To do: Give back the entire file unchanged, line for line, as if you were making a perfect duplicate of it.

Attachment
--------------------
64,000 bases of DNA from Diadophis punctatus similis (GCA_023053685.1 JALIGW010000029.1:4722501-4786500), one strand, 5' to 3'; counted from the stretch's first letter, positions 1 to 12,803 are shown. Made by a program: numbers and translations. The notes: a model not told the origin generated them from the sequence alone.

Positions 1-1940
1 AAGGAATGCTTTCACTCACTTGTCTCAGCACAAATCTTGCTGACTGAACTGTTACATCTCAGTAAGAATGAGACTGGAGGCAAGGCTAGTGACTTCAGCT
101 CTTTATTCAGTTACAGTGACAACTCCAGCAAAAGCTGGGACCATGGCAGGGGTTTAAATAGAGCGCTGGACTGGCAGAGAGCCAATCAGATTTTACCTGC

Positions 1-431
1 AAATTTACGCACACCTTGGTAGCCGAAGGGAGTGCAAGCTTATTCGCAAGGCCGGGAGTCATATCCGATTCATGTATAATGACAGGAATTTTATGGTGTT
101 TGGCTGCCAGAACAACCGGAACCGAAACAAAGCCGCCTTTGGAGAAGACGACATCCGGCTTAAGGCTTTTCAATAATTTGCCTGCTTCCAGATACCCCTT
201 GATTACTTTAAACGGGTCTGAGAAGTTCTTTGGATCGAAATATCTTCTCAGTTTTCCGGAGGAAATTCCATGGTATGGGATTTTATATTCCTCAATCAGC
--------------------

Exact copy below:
64,000 bases of DNA from Diadophis punctatus similis (GCA_023053685.1 JALIGW010000029.1:4722501-4786500), one strand, 5' to 3'; counted from the stretch's first letter, positions 1 to 12,803 are shown. Made by a program: numbers and translations. The notes: a model not told the origin generated them from the sequence alone.

Positions 1-1940
1 AAGGAATGCTTTCACTCACTTGTCTCAGCACAAATCTTGCTGACTGAACTGTTACATCTCAGTAAGAATGAGACTGGAGGCAAGGCTAGTGACTTCAGCT
101 CTTTATTCAGTTACAGTGACAACTCCAGCAAAAGCTGGGACCATGGCAGGGGTTTAAATAGAGCGCTGGACTGGCAGAGAGCCAATCAGATTTTACCTGC

Positions 1-431
1 AAATTTACGCACACCTTGGTAGCCGAAGGGAGTGCAAGCTTATTCGCAAGGCCGGGAGTCATATCCGATTCATGTATAATGACAGGAATTTTATGGTGTT
101 TGGCTGCCAGAACAACCGGAACCGAAACAAAGCCGCCTTTGGAGAAGACGACATCCGGCTTAAGGCTTTTCAATAATTTGCCTGCTTCCAGATACCCCTT
201 GATTACTTTAAACGGGTCTGAGAAGTTCTTTGGATCGAAATATCTTCTCAGTTTTCCGGAGGAAATTCCATGGTATGGGATTTTATATTCCTCAATCAGC